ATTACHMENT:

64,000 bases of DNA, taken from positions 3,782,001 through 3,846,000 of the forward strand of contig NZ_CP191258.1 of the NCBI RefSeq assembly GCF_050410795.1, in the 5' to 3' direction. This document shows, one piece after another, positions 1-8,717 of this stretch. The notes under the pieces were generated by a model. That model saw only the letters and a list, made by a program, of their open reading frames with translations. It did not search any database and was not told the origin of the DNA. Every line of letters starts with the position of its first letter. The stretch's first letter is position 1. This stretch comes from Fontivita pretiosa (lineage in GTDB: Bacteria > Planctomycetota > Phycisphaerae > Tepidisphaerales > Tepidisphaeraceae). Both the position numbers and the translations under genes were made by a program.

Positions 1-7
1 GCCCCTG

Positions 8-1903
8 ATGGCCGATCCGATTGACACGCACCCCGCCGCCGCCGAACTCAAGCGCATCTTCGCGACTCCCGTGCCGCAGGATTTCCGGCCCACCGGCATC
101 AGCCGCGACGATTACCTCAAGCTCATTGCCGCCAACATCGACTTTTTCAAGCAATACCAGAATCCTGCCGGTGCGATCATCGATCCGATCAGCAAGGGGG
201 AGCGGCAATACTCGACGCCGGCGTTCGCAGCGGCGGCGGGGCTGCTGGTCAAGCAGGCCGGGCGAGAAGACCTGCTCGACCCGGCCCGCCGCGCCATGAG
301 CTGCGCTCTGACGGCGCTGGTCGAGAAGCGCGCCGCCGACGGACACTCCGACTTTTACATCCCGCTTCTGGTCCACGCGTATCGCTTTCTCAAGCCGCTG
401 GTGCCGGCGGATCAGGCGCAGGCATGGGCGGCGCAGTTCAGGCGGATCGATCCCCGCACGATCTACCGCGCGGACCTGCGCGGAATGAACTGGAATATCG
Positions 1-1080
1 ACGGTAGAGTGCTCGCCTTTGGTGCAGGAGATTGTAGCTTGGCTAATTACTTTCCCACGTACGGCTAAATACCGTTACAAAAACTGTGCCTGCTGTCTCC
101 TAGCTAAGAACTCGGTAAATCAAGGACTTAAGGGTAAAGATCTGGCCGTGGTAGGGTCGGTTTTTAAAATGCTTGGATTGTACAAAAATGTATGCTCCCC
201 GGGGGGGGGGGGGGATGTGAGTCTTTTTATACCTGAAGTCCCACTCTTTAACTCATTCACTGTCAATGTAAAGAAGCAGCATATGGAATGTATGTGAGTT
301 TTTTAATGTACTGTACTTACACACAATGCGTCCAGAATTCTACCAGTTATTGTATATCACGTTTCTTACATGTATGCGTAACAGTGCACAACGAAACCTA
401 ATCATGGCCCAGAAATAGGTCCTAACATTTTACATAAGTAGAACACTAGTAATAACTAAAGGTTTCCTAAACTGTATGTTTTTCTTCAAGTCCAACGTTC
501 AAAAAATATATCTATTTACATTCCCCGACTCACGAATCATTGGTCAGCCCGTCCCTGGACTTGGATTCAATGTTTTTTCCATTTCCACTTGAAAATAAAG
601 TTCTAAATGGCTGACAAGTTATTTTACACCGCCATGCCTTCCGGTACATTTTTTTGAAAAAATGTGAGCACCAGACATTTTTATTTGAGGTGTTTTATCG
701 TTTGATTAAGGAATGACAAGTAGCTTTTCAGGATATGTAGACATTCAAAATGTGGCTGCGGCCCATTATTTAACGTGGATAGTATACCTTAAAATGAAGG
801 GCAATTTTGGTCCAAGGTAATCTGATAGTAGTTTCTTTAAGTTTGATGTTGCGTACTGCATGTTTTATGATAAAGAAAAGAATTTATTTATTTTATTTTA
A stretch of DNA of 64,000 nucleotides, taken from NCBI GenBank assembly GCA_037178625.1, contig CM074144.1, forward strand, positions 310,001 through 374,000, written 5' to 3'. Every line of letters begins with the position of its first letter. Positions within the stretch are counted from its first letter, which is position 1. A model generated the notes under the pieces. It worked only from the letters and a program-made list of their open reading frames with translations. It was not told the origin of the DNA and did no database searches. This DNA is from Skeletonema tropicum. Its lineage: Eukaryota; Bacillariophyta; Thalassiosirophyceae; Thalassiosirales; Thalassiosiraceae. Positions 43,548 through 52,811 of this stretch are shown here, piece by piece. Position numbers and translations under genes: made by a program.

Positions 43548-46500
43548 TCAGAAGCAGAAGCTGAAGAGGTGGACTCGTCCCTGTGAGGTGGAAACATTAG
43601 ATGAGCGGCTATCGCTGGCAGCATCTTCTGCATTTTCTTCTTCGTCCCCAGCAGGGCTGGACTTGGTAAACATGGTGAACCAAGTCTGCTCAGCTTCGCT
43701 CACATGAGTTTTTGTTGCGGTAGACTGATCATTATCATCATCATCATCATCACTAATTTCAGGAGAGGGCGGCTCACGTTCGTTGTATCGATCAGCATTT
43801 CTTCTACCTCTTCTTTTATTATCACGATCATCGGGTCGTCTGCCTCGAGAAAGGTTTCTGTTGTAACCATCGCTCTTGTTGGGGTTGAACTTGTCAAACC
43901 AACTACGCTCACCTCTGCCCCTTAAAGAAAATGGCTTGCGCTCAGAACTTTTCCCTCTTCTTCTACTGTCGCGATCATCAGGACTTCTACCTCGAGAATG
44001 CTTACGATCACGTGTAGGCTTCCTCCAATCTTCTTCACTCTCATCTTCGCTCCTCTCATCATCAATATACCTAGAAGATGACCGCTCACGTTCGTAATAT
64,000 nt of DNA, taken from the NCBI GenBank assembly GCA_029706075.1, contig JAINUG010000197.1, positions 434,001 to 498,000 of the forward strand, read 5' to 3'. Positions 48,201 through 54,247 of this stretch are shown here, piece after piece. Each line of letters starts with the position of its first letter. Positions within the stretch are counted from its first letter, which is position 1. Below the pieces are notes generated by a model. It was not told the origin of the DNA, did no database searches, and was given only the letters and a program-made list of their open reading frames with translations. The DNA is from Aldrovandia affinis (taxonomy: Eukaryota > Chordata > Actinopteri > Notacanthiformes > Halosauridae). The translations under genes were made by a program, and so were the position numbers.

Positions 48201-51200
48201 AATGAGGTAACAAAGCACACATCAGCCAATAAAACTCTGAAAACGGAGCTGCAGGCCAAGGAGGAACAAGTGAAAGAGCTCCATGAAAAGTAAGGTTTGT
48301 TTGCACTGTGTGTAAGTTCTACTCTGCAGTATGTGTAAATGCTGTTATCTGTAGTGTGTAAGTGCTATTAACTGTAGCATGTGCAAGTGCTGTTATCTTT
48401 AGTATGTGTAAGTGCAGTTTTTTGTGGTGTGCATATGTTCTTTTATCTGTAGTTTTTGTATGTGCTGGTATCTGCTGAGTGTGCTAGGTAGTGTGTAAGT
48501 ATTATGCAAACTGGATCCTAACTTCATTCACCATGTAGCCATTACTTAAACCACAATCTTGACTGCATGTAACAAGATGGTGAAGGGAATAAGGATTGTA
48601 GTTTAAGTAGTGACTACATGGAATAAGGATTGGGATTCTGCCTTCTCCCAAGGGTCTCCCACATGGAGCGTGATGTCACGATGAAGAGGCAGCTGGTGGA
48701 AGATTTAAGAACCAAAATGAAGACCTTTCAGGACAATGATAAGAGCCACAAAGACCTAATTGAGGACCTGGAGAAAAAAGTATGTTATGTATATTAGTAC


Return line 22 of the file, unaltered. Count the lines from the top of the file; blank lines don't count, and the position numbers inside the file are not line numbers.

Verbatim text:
43548 TCAGAAGCAGAAGCTGAAGAGGTGGACTCGTCCCTGTGAGGTGGAAACATTAG